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Acad Emerg Med. 2008 Jun;15(6):577-80. doi: 10.1111/j.1553-2712.2008.00116.x.

Multicenter study of limited health literacy in emergency department patients.

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Department of Emergency Medicine, University of Colorado Denver School of Medicine, Aurora, CO, USA.



The objective was to evaluate the prevalence of limited health literacy and its association with sociodemographic variables in emergency department (ED) patients.


This was a cross-sectional survey in three Boston EDs. The authors enrolled consecutive adult patients during two 24-hour periods at each site. They measured health literacy by the short version of the Test of Functional Health Literacy in Adults (S-TOFHLA). Using multivariate logistic regression, the authors evaluated associations between sociodemographic variables and limited health literacy, as classified by S-TOFHLA scores.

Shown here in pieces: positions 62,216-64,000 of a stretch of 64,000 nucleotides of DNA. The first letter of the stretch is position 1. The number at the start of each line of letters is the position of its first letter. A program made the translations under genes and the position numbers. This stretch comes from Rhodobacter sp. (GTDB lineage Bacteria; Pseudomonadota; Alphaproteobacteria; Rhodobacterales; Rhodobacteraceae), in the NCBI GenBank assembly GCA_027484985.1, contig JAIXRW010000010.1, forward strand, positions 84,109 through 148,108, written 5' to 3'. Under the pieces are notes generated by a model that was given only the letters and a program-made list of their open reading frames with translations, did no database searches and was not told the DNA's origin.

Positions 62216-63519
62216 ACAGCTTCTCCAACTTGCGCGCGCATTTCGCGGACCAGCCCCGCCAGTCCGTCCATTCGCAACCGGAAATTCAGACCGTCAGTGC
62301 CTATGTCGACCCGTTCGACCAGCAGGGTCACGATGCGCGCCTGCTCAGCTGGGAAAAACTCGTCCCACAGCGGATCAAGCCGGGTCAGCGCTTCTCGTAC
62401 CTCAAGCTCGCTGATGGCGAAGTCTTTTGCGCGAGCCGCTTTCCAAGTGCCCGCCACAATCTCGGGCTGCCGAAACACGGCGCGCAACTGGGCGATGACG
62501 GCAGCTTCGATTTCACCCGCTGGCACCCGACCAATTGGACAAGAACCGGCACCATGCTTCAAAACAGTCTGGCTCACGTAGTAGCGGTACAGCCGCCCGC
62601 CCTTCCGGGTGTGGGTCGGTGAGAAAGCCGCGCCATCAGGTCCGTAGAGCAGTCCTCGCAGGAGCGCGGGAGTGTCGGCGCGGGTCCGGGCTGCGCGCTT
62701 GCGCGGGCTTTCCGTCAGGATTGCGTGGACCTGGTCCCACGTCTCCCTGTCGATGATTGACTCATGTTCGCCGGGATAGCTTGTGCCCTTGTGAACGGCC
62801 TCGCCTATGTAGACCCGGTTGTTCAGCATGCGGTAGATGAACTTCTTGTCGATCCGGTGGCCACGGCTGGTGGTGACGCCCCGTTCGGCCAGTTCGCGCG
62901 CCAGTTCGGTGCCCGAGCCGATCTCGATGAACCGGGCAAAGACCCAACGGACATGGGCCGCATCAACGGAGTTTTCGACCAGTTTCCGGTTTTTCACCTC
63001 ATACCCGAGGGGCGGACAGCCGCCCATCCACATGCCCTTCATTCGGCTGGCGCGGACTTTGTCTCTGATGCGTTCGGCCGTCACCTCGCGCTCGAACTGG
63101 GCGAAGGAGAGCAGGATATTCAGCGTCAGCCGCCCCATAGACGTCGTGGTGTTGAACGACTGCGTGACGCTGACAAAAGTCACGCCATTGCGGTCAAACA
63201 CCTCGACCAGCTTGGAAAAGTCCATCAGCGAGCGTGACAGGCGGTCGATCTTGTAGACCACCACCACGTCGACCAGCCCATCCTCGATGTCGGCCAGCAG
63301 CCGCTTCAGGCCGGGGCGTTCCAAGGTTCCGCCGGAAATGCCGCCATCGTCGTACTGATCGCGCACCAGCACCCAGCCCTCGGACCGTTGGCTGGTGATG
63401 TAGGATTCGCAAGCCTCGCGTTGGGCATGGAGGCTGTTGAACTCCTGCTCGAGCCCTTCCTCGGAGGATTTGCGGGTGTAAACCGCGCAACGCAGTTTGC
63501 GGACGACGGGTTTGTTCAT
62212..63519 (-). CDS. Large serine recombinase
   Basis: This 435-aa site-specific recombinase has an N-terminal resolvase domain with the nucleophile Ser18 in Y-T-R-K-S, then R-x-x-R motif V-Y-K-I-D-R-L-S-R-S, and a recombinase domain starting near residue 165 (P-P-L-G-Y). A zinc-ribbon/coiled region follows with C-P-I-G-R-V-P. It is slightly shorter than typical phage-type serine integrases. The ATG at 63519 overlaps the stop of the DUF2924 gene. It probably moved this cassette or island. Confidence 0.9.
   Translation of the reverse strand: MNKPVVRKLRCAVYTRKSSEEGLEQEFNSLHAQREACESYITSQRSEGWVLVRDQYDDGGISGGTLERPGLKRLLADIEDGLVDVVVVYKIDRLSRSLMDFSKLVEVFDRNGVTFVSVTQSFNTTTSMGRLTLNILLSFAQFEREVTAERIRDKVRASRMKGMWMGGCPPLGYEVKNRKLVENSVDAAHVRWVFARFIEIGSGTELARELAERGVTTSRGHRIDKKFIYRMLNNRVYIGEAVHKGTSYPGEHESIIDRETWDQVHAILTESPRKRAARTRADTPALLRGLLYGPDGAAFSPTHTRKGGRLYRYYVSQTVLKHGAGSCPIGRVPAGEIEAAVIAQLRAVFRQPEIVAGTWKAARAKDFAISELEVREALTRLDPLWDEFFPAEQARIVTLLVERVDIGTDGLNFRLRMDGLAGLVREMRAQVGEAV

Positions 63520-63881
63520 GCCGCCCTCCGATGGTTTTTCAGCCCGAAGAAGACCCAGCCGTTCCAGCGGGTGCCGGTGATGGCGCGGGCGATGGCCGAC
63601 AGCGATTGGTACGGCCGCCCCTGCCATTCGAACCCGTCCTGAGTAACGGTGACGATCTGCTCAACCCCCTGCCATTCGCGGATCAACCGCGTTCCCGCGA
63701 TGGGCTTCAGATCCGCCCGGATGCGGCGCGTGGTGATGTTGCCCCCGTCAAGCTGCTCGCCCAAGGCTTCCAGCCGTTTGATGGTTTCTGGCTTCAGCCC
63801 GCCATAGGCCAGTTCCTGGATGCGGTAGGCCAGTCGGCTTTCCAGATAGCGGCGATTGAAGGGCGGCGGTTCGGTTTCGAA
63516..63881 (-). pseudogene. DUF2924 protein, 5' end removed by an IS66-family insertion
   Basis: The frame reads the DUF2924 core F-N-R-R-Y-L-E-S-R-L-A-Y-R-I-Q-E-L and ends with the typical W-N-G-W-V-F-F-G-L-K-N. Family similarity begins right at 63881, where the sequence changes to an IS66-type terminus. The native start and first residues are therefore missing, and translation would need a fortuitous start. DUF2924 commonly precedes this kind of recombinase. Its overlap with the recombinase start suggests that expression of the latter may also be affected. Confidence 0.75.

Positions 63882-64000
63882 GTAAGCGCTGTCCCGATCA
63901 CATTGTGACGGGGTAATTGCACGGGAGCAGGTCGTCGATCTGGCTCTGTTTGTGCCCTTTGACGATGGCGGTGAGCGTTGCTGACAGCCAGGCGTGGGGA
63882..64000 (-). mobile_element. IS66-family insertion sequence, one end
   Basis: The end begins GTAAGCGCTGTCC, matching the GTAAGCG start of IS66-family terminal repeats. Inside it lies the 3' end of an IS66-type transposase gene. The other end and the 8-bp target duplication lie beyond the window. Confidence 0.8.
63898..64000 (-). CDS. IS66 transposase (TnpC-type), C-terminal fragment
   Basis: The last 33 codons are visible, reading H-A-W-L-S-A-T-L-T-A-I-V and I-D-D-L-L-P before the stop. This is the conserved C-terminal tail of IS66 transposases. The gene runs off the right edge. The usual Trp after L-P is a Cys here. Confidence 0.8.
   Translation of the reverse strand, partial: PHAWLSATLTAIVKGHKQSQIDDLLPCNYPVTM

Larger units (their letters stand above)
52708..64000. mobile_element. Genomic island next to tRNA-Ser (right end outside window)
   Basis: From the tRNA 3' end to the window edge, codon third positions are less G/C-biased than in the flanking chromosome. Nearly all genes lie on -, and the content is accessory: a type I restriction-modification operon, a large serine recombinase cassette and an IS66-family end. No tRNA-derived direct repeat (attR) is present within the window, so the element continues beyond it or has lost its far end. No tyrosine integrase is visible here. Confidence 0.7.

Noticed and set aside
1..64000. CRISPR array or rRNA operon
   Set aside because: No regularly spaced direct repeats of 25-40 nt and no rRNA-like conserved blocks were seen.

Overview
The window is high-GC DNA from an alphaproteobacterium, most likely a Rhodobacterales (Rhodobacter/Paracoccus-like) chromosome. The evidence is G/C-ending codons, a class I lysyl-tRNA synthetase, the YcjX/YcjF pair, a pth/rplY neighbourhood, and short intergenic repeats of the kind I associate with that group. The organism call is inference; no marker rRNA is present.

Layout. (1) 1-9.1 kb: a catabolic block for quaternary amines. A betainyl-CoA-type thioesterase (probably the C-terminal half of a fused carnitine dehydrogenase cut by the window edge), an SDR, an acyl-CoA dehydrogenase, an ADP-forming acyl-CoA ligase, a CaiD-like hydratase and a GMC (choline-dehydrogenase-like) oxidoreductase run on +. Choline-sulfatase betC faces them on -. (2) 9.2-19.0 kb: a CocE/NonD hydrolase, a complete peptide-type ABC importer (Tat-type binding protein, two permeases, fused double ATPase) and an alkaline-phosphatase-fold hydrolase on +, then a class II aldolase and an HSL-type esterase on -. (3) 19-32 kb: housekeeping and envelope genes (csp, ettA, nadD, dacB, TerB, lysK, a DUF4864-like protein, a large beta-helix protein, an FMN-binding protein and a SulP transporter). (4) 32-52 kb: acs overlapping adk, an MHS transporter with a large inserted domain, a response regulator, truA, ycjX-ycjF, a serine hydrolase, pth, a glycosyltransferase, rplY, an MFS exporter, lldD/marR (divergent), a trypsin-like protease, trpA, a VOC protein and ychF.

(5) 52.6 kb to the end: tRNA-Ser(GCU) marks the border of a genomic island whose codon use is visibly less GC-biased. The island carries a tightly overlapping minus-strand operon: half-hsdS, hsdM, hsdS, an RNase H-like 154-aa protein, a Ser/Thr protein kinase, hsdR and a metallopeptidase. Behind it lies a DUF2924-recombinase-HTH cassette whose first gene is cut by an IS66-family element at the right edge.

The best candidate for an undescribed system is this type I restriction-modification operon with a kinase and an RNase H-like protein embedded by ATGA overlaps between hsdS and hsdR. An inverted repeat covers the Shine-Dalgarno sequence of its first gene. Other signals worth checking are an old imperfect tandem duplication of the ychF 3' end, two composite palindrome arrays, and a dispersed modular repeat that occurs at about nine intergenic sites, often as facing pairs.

The authors enrolled 300 patients (77% of eligible). Overall, 75 (25%; 95% confidence interval [CI] = 20% to 30%) of participants had limited health literacy. Limited health literacy was independently associated with older age (compared to 18-44 years, odds ratio [OR] 4.3 [95% CI = 2.0 to 9.2] for 45-64 years and OR 3.4 [95% CI = 1.4 to 8.5] for >or=65 years), less education (compared to high school graduates, OR 2.7 [95% CI = 1.1 to 7.3] for some high school or lower and OR 0.43 [95% CI = 0.21 to 0.88] for some college or higher), and lower income (OR 2.8 [95% CI = 1.2 to 6.6] for <or=$40,000 compared to >$40,000). Although ethnicity, race, and language were associated with limited health literacy in unadjusted analyses, the associations were not significant on multivariate analysis.


In this sample, one-quarter of ED patients would be expected to have difficulty understanding health materials and following prescribed treatment regimens. Advanced age and low socioeconomic status were independently associated with limited health literacy. The ability of a significant subgroup of ED patients to understand health information, especially during illness or injury, requires further study.

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